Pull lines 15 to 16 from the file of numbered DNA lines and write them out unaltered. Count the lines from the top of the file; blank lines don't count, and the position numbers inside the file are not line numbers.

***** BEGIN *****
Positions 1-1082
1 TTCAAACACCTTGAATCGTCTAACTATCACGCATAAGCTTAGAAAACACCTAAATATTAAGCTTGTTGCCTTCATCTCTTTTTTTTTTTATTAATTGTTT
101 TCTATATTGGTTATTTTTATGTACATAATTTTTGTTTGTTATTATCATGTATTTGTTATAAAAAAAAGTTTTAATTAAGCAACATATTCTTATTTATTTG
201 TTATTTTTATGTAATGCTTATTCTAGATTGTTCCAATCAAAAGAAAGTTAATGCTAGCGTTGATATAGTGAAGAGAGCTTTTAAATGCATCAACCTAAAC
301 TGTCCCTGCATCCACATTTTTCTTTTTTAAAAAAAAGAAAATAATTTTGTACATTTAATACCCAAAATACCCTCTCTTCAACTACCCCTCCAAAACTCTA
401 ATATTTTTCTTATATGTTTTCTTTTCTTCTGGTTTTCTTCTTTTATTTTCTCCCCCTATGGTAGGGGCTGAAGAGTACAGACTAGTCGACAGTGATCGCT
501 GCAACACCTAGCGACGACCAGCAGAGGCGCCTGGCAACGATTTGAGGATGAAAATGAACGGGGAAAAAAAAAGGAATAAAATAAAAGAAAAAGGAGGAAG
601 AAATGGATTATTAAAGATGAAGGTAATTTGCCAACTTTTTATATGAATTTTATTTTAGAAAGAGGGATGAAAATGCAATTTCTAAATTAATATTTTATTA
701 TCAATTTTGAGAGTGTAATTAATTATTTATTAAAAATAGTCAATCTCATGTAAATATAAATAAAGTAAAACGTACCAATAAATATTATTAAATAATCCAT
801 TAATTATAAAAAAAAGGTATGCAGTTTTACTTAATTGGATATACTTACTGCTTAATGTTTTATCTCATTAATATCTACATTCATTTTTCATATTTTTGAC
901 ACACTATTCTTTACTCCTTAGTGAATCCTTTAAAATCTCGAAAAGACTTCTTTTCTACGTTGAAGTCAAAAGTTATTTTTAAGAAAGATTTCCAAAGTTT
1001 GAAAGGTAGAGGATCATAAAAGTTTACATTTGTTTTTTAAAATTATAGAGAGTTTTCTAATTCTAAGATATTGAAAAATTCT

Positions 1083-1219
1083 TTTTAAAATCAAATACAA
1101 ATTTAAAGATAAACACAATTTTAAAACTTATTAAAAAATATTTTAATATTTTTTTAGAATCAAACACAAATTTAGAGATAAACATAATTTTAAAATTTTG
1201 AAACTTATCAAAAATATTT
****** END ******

1101 ATTTAAAGATAAACACAATTTTAAAACTTATTAAAAAATATTTTAATATTTTTTTAGAATCAAACACAAATTTAGAGATAAACATAATTTTAAAATTTTG
1201 AAACTTATCAAAAATATTT